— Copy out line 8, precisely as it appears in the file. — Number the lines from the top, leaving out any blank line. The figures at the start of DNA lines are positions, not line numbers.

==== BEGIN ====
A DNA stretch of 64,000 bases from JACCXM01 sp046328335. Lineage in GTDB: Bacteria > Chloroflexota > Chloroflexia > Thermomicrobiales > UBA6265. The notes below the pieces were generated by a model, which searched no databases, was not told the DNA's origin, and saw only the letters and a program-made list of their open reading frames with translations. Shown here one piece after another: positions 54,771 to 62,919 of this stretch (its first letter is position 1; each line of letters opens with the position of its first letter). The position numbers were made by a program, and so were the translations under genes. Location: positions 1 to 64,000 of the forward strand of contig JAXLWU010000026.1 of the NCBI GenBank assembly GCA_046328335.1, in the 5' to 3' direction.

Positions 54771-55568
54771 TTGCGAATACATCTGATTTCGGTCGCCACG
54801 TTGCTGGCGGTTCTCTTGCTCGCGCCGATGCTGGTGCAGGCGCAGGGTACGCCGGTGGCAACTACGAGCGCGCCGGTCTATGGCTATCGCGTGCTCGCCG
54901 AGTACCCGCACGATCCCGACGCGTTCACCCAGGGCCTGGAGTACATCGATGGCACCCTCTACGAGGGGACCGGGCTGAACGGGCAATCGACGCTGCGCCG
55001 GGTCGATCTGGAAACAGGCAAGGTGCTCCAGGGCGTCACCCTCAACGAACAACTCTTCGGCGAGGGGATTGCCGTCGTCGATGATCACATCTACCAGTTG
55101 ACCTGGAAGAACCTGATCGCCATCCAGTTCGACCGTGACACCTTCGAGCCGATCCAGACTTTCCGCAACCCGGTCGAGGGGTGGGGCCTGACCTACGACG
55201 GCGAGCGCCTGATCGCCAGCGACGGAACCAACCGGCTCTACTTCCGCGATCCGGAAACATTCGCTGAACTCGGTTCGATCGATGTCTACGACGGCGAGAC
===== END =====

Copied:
55201 GCGAGCGCCTGATCGCCAGCGACGGAACCAACCGGCTCTACTTCCGCGATCCGGAAACATTCGCTGAACTCGGTTCGATCGATGTCTACGACGGCGAGAC